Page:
So a year later, as Uber prepared to deal with similar surge pricing concerns this past New Year’s Eve, the company realized that the most important component of its strategy had to be proper communication to its client base as to what to expect. Again, Travis Kalanick and his Uber team went to great lengths in blog posts and emails to communicate the surge pricing effects to its customer base. 3

Hello Uber Faithful!

New Year’s Eve is upon us, and we’re getting a ton of questions about how to plan Uber into your evening. It’s going to be a crazy night and Ubers are going to be pricey, so here are a few pointers to keep in mind:

Surge pricing is in effect for New Year’s Eve. The price will increase in order to maximize the number of cars on the road during peak times—and automatically decrease when there are enough cars on the road. We do this to make sure Uber is always a reliable ride, even during New Year’s!

So that there are no surprises, we’ve worked hard to provide clear price notifications when surge pricing is in effect.

? You will be able to estimate the fare prior to requesting a ride (iPhone only).

? All riders will need to accept the fare multiplier before finalizing a booking.

? When multiples get really high, we have our own sobriety test.

To the surprise of most skeptics, Uber’s communication strategy seemed to work. Customers were much better prepared for Uber’s surge pricing during the evening hours; complaints were way down from 2012, and the negative press that overwhelmed the company a year earlier was almost non-existent. Uber’s proactive (and informative) approach was really about the only option the company had if it wanted to continue its surge-pricing model.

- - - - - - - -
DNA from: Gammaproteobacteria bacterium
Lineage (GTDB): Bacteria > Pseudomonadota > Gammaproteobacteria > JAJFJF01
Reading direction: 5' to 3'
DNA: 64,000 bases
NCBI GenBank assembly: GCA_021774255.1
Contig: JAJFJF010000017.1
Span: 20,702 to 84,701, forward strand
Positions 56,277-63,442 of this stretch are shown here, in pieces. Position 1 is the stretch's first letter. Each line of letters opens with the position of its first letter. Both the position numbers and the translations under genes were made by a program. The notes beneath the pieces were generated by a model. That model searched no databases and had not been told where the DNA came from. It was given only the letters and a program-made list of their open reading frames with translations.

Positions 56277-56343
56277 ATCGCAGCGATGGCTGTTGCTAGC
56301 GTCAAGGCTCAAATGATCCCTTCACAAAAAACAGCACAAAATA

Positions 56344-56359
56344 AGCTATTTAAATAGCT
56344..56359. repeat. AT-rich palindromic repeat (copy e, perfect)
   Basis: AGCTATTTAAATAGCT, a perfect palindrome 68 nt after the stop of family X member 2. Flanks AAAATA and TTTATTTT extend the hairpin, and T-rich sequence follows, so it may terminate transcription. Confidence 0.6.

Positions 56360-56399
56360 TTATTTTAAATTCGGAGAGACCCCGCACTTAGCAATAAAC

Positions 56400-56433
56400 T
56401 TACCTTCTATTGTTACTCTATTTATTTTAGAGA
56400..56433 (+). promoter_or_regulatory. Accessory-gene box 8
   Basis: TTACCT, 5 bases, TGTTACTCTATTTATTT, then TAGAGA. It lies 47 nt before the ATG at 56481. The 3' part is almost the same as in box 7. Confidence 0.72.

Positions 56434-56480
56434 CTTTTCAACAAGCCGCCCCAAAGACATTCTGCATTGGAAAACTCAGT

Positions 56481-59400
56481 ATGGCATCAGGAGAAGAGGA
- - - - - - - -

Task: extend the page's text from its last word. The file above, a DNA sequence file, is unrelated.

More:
Having said that, Uber still faces major challenges in improving its pricing model. Unlike other services where the price is known (and agreed upon) before utilizing the service, Uber’s ride prices are not finalized until the customer has reached his or her destination—similar, of course, to most other taxi pricing models. Unfortunately, this quite different from, say, how airlines and hotels price during high-demand periods. Can you imagine the angst of booking a Thanksgiving week airline flight (where you know that the price will be significantly higher than normal), but not receiving the actual bill until you arrive at your destination? Or staying for a week at a five-star hotel during peak tourist season and not knowing the actual room charge until checkout? This is the challenge Uber faces—even without surge pricing, but multiplied almost exponentially when the uncertainly of surge pricing is applied.